Ministry of Arid and Semi-Arid Lands and Devolution: This is made up of Devolution State Department and Arid and Semi-Arid lands State Department.
Ministry of Lands: The ministry of lands consists of Lands State Department and it is coordinated by the National Land Commission.
Ministry of Petroleum and Mining: It is made up of Petroleum State Department and Mining State Department.
Ministry of Irrigation and Agriculture: This ministry is comprised of Agricultural Research of State Department, State Department of Fisheries, State Department of Irrigation and state Department of Livestock rearing.
Ministry of Northern Corridor Development and East Africa: Northern Corridor Development State Department and East African state Department are the two departments that made up the ministry of Northern Corridor Development and East Africa.
Ministry of Social Protection and Labor: The National Social Security Fund coordinates the activities of the State Department of pension, social protection and Affairs of the senior citizens; And then the State Department of Labor.
Ministry of Wildlife and Tourism: This ministry is consisting of the State Department of Wildlife and Tourism.
Ministry of Sanitation and Water: Its state ministry is the State Department of Sanitation and Water.
Youth, Public Service, and Gender Affairs Ministry: State Department of youth, public service, and Gender Affairs is this ministry’s state ministry.
Ministry of Energy: Energy Renewable State Department and Energy State Department are the two-state ministry departments of this ministry.
Enterprise and Industrialization Development: Its state ministry is made up of the Industrialization state Department and Enterprise Development state department.
Ministry of communication, Information, And Technology: Kenya’s Communications Authority coordinates the affairs of the state ministry of communication, Information and Technology.
Ministry of Heritage and Sports: It is made up of the Heritage State Department and State Ministry of Sports.
The Judiciary is charged with applying and upholding the law. This is done through a legal system consisting of courts.
The Court System
The Judiciary is led by the Chief Justice, formerly led by David Kenani Maraga. The highest court is the Supreme Court whose decisions are binding on all the other courts.
The courts are divided into two levels: Superior Courts and Subordinate Courts. Superior Courts are the higher courts and are presided over by Judges. These are the Supreme Court, the Court of Appeal, the High Court which hears almost every type of case., the Environment and Land Court and the Industrial Court.
The subordinate courts consist of the Magistrates Courts, the Kadhi Courts, the Courts Martial, and any other court or local tribunal as may be established by an Act of Parliament, other than the currently established courts.
All Judges, including the Chief Justice and the Deputy Chief Justice, are selected by the Judicial Service Commission but are officially appointed by the President. However, the persons selected to be the Chief Justice and Deputy Chief Justice must first be vetted by Parliament before being appointed by the President. All other Judges do not need Parliamentary vetting and approval. Magistrates who preside over the subordinate courts are selected and appointed by the Judicial Service Commission without the involvement of the President or Parliament.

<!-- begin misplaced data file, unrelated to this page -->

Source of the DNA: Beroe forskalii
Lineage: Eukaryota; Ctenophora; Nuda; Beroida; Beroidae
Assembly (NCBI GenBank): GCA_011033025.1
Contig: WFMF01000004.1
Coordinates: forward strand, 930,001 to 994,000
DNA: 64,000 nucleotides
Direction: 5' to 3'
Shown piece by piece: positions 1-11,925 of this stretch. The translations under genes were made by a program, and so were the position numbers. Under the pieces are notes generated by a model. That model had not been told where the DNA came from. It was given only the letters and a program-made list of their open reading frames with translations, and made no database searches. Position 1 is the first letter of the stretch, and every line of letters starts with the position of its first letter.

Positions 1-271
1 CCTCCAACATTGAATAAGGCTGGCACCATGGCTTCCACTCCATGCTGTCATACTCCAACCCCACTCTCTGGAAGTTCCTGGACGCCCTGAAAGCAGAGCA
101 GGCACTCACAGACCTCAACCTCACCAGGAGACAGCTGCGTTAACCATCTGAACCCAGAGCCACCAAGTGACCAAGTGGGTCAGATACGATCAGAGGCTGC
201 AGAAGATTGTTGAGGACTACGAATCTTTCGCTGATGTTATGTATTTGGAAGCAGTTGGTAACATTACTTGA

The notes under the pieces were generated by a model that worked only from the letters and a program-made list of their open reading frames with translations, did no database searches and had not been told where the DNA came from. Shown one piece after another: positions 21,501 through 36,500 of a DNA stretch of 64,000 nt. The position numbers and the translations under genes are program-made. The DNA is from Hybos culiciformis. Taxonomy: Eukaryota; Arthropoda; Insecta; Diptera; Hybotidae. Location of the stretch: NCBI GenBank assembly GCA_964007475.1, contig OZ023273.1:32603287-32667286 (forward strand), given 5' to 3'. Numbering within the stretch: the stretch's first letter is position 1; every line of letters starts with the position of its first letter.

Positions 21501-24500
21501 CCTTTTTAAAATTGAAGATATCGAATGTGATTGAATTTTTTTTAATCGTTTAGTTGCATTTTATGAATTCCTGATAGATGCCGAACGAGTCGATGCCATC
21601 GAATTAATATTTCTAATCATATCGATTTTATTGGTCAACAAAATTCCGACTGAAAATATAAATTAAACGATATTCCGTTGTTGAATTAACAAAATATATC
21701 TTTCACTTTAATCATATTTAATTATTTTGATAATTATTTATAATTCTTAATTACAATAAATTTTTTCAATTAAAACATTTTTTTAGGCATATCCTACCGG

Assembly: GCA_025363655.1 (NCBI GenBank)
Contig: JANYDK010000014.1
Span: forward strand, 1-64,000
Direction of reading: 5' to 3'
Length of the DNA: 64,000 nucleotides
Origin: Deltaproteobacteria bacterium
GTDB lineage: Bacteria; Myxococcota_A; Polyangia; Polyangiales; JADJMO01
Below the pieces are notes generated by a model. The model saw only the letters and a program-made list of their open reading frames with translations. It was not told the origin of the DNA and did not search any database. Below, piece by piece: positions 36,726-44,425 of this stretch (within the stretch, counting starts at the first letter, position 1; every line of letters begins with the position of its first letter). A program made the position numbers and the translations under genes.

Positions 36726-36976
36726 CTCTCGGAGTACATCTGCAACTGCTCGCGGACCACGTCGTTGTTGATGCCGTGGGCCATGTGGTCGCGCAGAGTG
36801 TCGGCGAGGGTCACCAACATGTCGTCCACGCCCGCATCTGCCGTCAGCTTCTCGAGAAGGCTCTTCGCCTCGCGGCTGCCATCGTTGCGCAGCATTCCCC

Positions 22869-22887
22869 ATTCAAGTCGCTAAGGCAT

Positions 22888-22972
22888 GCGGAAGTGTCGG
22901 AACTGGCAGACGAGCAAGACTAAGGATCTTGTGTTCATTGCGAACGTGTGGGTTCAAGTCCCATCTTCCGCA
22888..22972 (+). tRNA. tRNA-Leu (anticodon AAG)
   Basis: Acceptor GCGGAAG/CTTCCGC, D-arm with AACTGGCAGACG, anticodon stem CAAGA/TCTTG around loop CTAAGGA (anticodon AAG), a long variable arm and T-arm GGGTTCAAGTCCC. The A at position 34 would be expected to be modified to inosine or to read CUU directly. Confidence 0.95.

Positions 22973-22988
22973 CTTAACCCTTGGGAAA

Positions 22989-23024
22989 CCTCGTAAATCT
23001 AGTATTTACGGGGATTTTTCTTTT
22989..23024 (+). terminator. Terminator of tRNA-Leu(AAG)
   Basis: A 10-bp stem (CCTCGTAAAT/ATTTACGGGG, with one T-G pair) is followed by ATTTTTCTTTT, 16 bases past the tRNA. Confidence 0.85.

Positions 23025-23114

Elections and voting
Elections in Kenya that predate 1992 were not multiparty elections. On independence, Kenya voted for Kenyatta as President. However, over the next few years, Kenya slowly transitioned from being a democracy to being a one-party state. Kenyatta’s regime greatly oversaw the gradual limitation of the democratic system. Kenyatta died in 1978; his vice President Moi took over and in 1982 the country was officially made a one-party state with every other party being outlawed. This was met by resistance over the next decade or so. In 1992 Kenya’s first multiparty elections were held.
The state allows universal suffrage based on the aspiration for fair representation and equality. The only people not allowed to vote are people convicted of an election offense during the preceding five years. Elections in Kenya are overseen by the Independent Electoral and Boundaries Commission.
The Counties of Kenya have devolved functions of the former central government. Each county has its own Governor who is directly elected and thereafter becomes the highest elected official in the county. Each county has its own County Assembly with MCAs (Members of the County Assembly) as representatives.
The powers of the County are provided in Articles 191 and 192 and in the Fourth Schedule of the Constitution of Kenya and the County Governments Act of 2012.
Functions and duties not assigned by the Constitution automatically become the National government’s responsibility.
As opposed to other devolved governments around the world, only the national government may impose an income tax, value-added tax, customs duties, and other duties on import and export goods and excise tax.
The counties are individually allowed to impose property rates, entertainment taxes, and any other tax that it is authorized to impose by an Act of Parliament